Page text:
NepentheZ is a popular YouTuber known for his FIFA videos featuring things like “#Top20 Fastest Players in #FIFA #17” and “FUTGALAXY – FIFA BETS, FIFA PACKS & FIFA 16 COINS!” where he does breakdowns of player abilities, stat comparisons, and also promotes gambling sites.
Now, he could become well known as being one of the first prosecutions under Britain’s Gambling Act for promoting gambling with FIFA coins, in-game currency that can be purchased through micro-transactions, and encouraging minors to participate. NepentheZ, whose real name is Craig Douglas, was charged along with Dylan Rigby, owner of the now defunct FUTgalaxy channel. As the BBC reported:
“The two men appeared at Birmingham Magistrates’ Court. The case has been adjourned until 14 October.
The Gambling Commission, which brought the prosecution, has been looking into the rise of video game gambling.
It is warning parents that children can be drawn into betting on so-called skins – virtual goods such as weapons or clothes that are a feature of many popular games.”
Tweets from last year, pointed out by PCGamesN, showed NepentheZ brushing off concerns about encouraging betting with in-game currency and items. (AU Editor’s Note: The tweets have since been taken down.)
For his part, NepentheZ is taking the news in-stride, asking people to wait for the full story, and continuing to tweet about Premier League and Champion’s League soccer while he waits for October.
I appreciate those who has reserved judgment without the full story, but fully understand those who haven't. Enjoy your day <3— NepentheZ (@NepentheZ) September 16, 2016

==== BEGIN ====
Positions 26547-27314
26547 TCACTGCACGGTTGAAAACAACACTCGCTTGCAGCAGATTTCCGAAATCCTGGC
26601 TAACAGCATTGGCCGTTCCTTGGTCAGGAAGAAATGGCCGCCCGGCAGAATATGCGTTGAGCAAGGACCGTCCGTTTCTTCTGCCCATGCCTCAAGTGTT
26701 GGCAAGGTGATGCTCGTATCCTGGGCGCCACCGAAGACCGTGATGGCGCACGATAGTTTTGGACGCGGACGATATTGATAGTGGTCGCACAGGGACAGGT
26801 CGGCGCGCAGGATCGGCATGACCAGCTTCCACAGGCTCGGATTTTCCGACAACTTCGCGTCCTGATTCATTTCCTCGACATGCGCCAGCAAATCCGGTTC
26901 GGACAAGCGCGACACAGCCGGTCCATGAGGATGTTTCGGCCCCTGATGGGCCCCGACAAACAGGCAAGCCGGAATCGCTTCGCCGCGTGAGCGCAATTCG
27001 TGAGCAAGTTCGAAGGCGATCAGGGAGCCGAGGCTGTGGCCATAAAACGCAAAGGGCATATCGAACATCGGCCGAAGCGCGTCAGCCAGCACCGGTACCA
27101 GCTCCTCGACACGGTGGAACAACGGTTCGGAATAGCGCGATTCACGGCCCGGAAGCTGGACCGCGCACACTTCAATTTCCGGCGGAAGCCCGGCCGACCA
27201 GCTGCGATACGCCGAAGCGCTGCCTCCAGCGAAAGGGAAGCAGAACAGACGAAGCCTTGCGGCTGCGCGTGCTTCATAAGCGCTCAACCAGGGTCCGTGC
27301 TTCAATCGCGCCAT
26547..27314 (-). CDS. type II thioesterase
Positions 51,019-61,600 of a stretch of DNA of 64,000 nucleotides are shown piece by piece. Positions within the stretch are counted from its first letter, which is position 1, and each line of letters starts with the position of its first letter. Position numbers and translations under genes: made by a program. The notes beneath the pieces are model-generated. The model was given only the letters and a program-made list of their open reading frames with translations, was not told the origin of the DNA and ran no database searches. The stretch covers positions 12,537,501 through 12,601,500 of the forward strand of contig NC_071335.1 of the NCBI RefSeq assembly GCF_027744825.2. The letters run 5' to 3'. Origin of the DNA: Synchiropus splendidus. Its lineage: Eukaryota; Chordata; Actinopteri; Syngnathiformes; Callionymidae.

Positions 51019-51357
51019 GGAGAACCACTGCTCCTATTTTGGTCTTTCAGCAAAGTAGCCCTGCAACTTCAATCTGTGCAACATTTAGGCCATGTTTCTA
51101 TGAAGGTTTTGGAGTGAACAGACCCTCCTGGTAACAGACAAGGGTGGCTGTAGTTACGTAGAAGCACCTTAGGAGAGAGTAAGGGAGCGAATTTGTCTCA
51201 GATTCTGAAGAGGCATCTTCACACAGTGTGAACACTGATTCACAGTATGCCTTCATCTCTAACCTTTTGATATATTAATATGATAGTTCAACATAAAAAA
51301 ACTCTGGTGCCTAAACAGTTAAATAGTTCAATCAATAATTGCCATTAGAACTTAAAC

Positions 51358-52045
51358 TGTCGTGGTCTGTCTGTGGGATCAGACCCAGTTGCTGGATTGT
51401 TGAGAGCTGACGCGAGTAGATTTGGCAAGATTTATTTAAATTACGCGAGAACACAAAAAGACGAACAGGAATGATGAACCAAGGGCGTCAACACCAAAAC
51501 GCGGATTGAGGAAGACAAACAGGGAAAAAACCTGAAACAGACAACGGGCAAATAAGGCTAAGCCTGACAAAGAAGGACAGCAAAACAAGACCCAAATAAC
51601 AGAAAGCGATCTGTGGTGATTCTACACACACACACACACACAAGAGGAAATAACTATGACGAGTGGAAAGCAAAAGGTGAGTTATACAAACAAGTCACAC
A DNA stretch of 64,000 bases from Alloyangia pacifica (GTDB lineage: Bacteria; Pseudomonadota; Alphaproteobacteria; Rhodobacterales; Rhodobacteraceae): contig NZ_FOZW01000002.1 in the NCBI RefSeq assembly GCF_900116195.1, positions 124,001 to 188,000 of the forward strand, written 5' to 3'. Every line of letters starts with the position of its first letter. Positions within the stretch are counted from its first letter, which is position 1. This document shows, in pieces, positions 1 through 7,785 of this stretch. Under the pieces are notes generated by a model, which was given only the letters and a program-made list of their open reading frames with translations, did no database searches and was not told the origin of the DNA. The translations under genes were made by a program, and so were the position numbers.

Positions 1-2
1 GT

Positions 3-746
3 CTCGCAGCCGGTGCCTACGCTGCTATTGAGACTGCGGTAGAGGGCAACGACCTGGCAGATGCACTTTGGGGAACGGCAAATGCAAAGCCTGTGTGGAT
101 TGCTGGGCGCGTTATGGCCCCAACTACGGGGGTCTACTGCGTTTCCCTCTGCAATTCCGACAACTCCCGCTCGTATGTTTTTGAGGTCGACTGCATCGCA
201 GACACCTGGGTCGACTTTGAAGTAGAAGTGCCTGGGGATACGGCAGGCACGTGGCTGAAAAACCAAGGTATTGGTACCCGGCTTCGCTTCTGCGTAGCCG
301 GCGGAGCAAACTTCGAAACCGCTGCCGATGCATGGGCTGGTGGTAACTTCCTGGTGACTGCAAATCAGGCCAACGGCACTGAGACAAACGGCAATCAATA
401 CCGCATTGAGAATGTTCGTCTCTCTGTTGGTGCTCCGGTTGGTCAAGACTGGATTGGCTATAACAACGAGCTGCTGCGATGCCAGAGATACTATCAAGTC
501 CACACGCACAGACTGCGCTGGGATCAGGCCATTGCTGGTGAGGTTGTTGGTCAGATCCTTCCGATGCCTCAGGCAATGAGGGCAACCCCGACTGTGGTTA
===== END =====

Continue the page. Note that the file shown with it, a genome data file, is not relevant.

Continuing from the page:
So far, NepentheZ hasn’t been found guilty of anything, only charged, and plenty of fans are sticking by him. As one person on Twitter wrote, “For those who want to know but don’t believe this shit, true fans stick by neppo blew up earlier this year when two Youtubers, Thomas “ProSyndicate” Cassell and Trevor “TmarTn” Martin, were discovered to have equity in gambling sites that they were promoting to their audience without ever having disclosed the information.
The money changing hands over virtual items and in-game gambling is estimated at up to $US7.4 ($10) billion. The black market for FIFA coins is pretty big, and derived from the series’ FIFA Ultimate Team mode where players buy different things from an in-game marketplace to bolster their side.
It’s made EA a lot of money, but also led to a lot of legal grey areas when it comes to video games and gambling.
The case against NepentheZ, however it’s eventually resolved, is likely just the first of many.